Last November, the first Costa Rican space mission was launched, generated through the MUSA project. Their mission was to test technology that would study the fungus that causes Panama disease (a disease that damages banana crops around the world) in microgravity. After a successful launch, the results analysis phase followed, which were recently presented. In it, it was possible to validate all the mechanical, electronic and software aspects of the experiment.
The initiative is led by the company Orbital Space Technologies (OST) –created by TEC students– and has 2 phases. The first was the suborbital flight and the second -still undated- will be to send the experiment to the International Space Station (ISS, in English). At the same time, they want to verify the technology and installed capacity in Costa Rica to carry out this type of high-level research in space.
What were the findings?
As reported by the TEC, in this first stage it was verified that the device reacted adequately to the demands of a space flight, managing to integrate with the vehicle’s systems. In addition, they verified that the conditions required for the survival of the fungi were maintained, so that they can interact in space and that the experiment works as designed.
The monitoring cameras and sensors also worked properly. “We are satisfied with the results, because it reaffirms that we are on the right track and validates the engineering that represents the basis for the orbital experiment and other missions to come”, said Valeria Dittel, CEO of Orbital Space Technologies.
In the part of the lessons, they stressed that improvements can be made in the topics of liquids. “It is invaluable information to prepare us for the ISS. It was possible to observe that the pump worked correctly delivering fluid to the samples during its active state in microgravity. However, the seal system can still be improved and we are happy to have found this point of improvement now, which will allow us to bring the most robust product to the orbital platform”, explained Carlos Rodríguez, OST’s head of operations.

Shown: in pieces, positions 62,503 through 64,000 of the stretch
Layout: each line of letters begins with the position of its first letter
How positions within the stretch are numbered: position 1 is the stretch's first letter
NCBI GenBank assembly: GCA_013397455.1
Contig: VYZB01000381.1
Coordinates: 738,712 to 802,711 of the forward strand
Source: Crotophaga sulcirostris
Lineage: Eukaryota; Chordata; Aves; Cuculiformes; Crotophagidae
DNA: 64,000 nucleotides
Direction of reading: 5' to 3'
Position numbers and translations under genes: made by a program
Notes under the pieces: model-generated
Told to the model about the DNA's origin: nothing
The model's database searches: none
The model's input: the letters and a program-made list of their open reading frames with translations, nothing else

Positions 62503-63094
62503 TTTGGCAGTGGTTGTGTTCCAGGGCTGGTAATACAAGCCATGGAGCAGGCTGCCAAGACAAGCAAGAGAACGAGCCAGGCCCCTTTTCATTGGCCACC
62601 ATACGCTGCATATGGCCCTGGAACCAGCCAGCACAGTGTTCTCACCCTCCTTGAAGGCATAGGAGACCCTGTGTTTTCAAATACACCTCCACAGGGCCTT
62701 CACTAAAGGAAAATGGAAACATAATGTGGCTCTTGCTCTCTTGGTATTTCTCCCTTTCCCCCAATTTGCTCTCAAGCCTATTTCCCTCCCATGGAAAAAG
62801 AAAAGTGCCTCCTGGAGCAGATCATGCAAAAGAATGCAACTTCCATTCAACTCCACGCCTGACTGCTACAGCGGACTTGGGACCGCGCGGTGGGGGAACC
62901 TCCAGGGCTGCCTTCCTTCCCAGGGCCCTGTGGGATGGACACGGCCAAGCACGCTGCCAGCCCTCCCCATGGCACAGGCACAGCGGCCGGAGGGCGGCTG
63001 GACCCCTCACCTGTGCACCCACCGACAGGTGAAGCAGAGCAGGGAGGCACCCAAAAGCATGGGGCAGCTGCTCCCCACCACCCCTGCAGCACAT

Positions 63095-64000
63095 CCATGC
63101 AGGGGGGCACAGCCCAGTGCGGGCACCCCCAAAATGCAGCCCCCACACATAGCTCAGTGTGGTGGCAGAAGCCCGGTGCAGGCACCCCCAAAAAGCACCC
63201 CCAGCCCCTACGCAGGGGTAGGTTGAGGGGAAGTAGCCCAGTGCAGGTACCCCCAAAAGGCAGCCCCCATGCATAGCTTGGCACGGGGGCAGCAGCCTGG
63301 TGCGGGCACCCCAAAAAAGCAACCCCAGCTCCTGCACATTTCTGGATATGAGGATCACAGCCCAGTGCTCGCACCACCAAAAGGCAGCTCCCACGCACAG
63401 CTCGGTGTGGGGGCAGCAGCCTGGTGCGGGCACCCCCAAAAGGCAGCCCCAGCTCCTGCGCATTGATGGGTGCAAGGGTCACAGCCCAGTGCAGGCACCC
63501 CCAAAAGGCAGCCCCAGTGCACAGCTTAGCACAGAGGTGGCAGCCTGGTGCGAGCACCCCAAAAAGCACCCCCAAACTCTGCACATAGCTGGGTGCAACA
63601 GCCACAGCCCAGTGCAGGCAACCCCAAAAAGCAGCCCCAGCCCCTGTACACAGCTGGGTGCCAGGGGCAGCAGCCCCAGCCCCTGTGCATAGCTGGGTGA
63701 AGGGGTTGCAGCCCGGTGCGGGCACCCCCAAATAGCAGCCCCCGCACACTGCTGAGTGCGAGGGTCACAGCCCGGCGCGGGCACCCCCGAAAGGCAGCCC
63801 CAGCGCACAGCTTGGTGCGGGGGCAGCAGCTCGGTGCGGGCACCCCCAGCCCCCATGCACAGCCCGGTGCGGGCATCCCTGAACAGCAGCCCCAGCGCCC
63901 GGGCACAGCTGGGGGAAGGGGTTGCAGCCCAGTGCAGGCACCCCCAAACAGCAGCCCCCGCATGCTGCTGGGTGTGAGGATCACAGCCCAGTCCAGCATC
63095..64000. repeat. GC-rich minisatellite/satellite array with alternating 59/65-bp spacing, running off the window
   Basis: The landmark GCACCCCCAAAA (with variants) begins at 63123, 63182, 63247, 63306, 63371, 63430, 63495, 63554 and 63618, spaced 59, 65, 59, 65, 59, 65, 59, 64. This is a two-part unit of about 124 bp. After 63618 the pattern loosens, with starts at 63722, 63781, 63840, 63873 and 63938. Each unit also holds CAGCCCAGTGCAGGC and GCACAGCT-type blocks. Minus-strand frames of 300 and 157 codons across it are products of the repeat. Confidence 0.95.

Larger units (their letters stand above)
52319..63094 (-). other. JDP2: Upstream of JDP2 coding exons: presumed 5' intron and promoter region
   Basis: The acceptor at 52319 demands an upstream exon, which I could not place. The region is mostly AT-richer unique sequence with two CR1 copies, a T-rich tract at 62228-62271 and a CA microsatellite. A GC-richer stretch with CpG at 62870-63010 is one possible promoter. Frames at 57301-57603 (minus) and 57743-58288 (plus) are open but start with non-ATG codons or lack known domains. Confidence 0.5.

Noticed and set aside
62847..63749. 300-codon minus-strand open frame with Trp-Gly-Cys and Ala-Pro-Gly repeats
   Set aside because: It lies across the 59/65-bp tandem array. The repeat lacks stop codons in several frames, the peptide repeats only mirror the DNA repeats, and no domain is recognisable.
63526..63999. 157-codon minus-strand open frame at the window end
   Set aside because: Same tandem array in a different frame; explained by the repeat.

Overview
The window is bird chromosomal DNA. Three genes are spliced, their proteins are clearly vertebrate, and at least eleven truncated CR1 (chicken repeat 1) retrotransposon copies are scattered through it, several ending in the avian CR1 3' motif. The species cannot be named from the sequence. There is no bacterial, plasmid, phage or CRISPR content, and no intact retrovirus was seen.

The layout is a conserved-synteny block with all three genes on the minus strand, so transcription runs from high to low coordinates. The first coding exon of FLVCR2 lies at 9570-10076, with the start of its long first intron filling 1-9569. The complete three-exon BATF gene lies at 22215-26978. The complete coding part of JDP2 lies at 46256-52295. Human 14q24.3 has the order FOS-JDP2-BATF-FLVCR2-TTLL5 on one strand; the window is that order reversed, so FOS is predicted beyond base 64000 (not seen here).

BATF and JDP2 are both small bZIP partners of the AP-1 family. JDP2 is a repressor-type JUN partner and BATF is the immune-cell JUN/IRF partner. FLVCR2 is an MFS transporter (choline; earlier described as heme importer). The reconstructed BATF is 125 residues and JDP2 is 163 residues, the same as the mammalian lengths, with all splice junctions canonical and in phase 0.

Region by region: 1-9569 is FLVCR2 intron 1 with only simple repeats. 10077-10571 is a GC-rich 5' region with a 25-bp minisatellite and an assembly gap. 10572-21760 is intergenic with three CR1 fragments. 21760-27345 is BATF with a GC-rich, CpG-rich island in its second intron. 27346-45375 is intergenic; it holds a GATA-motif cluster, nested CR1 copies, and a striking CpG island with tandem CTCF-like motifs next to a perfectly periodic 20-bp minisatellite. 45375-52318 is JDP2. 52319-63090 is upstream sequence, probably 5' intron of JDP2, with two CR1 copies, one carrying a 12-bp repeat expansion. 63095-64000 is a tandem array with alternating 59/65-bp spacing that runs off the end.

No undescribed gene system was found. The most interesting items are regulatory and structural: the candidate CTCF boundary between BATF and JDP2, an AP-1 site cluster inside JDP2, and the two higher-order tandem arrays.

This was the second time that a device designed and manufactured by Costa Rican hands has reached space. In 2018, there had already been success with the Irazú satellite, also developed at the TEC. With this, it is expected to position Costa Rica as a benchmark in material for the aerospace industry in the area.
“We seek to be the bridge between Latin America and space. We know the potential that exists in our countries and we want to give that opportunity to our researchers. We seek to promote not only access to space research, but also the generation of experiments with high added value that allow us to stand alongside great powers on these issues, such as the United States or Europe”, added Rodríguez.